To do this, Damien needs four different grinding wheels, starting with the diamond one on the left.  It's a slow, painstaking process because, compared to the York stone used on the battlements, Caithness stone is very much harder, having been laid down as a fine sediment in a lake bed during the Devonian Period some 400 million years ago.  Each flagstone takes Damien half-an-hour to prepare - another example of the high quality of the workmanship on this job.

The flagstones are for this small stair in the east range, between the upper breakfast room and the lower utility.  The latter is a room in which dampness is still coming through the wall which is part of the curtain wall, which is causing some concern, though all the stone will shortly be hidden behind tracking onto which  a breathable membrane is fitted followed a layer of 18mm ply, which will be plastered.

The Caithness flagstone floor runs from the breakfast room through the kitchen and hall into the dining room (above), where 'H' has just finished laying it.  The picture hardly does justice to this beautiful stone, as each piece is a slightly different colour, and 'H' has taken great care in laying it to vary the colour shades across the room.  This morning he was scrubbing the finished surface.  Later, because the stone is slightly porous, he'll be sealing it.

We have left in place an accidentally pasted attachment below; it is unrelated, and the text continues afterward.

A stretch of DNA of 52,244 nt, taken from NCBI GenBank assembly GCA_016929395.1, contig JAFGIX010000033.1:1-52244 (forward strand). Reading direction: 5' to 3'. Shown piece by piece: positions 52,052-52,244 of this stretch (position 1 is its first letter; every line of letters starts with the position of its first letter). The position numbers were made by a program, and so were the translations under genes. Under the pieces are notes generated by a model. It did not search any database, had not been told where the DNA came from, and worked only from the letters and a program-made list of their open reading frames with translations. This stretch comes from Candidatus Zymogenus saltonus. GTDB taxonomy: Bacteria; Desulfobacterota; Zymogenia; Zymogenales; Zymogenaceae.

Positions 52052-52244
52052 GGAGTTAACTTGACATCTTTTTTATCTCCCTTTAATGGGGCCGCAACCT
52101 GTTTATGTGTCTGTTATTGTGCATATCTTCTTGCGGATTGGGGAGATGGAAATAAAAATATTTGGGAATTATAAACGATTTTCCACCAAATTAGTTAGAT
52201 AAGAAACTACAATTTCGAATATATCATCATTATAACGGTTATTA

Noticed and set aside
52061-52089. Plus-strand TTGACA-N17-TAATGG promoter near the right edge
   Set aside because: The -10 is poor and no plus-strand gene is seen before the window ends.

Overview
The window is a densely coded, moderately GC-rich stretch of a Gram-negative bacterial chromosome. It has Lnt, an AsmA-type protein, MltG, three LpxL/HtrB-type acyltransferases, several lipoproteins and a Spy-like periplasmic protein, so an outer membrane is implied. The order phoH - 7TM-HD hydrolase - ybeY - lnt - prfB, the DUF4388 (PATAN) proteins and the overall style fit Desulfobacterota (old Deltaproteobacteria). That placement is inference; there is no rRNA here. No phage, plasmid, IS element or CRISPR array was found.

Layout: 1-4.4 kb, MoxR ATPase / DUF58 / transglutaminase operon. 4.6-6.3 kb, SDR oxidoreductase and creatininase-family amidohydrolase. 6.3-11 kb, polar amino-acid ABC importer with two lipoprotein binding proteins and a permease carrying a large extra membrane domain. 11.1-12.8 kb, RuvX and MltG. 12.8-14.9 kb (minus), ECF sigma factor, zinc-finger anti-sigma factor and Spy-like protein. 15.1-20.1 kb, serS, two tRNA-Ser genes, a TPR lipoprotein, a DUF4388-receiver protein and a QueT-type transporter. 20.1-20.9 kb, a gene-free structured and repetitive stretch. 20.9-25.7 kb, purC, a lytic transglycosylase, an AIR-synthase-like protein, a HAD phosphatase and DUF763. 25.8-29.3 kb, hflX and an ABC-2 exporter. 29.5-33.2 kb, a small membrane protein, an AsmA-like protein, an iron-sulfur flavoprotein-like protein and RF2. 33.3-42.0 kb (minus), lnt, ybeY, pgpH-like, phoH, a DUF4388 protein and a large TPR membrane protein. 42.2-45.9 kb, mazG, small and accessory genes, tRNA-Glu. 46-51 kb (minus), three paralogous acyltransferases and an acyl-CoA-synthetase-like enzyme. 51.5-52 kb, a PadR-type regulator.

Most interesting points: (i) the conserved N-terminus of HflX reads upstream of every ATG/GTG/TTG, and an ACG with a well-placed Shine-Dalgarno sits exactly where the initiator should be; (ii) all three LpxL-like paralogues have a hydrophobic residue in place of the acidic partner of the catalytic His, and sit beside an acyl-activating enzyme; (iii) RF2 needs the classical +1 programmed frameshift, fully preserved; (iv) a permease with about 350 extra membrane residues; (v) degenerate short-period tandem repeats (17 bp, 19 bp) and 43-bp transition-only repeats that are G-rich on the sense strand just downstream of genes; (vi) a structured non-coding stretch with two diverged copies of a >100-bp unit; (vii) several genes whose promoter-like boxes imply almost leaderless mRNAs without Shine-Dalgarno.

Upstairs in the north range the plasterers from Neil Hobson Plastering have returned and are steadily working their way - on their stilts - through the building, which should see them here for most of this week and next. I'm no connoisseur of plasterwork, but the results looks super.  They'll be returning later to complete their work in the east and west ranges.

Over in the west range, Martin and James are working on the upper floor, which will be part of the living accommodation for the caretaker, fitting tracking, breathable membrane and 18mm ply throughout.

In my blog entry of 17th April, I seem to suggest that John-Paul Ashley is the sole boss of Ashley Thompson, the builders at Mingary Castle.  He is, of course, a partner in the firm with Mark Rutherford Thompson. My apologies to Mark.

Thursday, 30 April 2015

Stabilising the Dolerite